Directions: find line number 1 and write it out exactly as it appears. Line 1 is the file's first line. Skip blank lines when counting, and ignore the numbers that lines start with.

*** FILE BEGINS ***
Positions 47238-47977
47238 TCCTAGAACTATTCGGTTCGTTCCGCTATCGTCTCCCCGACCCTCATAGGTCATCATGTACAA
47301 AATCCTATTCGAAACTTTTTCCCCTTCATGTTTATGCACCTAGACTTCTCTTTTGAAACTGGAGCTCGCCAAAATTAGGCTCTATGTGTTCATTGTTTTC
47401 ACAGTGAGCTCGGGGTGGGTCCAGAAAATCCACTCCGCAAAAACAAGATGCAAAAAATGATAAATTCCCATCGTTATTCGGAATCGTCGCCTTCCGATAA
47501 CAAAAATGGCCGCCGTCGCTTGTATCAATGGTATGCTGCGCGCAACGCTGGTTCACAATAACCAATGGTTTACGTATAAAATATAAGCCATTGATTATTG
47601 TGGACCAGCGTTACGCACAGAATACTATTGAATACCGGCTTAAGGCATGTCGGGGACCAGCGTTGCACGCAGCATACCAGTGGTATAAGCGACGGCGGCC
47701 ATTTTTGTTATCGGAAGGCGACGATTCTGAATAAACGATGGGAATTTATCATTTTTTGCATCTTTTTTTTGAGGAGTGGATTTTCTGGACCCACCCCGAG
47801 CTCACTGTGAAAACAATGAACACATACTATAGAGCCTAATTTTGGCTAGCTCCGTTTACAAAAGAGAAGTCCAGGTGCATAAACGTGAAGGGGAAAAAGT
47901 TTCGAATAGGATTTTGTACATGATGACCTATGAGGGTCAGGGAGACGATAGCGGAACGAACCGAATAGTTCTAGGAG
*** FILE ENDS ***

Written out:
Positions 47238-47977